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Netflix show features white Afrikaner group preparing for 'revolution'

28 August 2018 - 11:25 By Jessica Levitt
A screenshot from a scene on Dark Tourist. In one of the episodes host David Farrier visits South Africa.
A screenshot from a scene on Dark Tourist. In one of the episodes host David Farrier visits South Africa.
Image: YouTube/Dark Tourist

A new show on Netflix, Dark Tourist, features an insert with the Suidlanders, a group of white Afrikaners who claim to be preparing for a "violent revolution." The popular show sees host David Farrier explore 'unconventional' locations across the globe that are not usually considered tourism hotspots. 

On episode seven of the first season Farrier, who is a journalist from New Zealand, heads to South Africa. He first visits Alexandra in Johannesburg, a location he has been told is "not safe." He goes on a cycle tour and spends time at a local tavern. From there, he heads to Orania, an Afrikaner town along the Orange River in the Karoo. In the final part of the episode Farrier spends time with the Suidlanders in Randfontein, on Johannesburg's West Rand.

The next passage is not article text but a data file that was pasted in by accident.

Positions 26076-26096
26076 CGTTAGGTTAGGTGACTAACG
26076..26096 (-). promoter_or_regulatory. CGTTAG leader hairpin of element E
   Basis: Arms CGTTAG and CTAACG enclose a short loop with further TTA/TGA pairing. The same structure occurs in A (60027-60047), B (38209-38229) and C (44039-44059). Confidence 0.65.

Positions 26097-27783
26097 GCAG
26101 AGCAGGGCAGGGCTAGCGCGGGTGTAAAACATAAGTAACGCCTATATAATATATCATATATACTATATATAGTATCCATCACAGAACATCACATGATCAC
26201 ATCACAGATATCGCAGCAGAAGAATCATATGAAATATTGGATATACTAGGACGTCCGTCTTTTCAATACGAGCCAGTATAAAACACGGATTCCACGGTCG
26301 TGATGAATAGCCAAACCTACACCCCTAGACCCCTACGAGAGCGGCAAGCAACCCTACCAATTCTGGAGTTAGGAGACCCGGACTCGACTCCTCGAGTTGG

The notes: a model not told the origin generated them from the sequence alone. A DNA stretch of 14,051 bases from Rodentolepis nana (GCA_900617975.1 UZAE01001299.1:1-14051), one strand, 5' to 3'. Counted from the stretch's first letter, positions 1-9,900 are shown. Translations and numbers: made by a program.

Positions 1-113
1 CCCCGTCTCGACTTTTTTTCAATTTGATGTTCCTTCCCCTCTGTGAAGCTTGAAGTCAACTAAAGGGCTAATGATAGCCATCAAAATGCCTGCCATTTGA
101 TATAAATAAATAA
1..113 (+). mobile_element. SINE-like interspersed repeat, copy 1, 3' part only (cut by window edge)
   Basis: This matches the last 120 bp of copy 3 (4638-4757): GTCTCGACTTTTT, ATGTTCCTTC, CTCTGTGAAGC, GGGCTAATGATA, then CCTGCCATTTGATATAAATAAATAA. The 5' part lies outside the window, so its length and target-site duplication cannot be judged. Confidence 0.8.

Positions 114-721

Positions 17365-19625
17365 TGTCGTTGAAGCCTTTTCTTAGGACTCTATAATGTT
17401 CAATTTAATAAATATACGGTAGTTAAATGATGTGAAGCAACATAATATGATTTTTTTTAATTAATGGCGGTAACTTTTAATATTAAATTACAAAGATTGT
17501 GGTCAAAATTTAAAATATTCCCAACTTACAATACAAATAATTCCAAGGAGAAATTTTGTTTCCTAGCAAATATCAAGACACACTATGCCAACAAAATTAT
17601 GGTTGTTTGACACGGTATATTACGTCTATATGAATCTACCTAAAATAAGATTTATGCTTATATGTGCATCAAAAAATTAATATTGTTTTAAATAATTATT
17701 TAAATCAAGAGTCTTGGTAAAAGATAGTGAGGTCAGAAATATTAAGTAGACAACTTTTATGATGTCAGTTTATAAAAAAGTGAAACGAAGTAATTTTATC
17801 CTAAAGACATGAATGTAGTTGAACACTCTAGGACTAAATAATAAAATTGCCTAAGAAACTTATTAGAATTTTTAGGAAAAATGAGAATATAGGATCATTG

The Suidlanders describe themselves as a group "protecting non-combatant civilian Afrikaners in the event of civil war." On the group's website, it claims that in "2006 the signs were becoming clear that anarchy in South Africa was a real possibility." They also claim to adhere to a warning of Prophet Niklaas van Rensburg "who warned the boer of impending civil conflict."

Farrier spends time with the group who go through an emergency evacuation drill with him. He interviews members who express their "fear" of black people. While the show is filled with unusual locations and activities, Farrier pokes fun at some of the events. In this episode, the Suidlanders convoy which is preparing for the "violent revolution" make a critical mistake and are all facing the wrong direction. Farrier points out that if it really was judgement day, there would be trouble.

In March MyBroadBand reported that MultiChoice estimated that Netlifx subscribers in South Africa had grown to 400,000 since launching in 2016.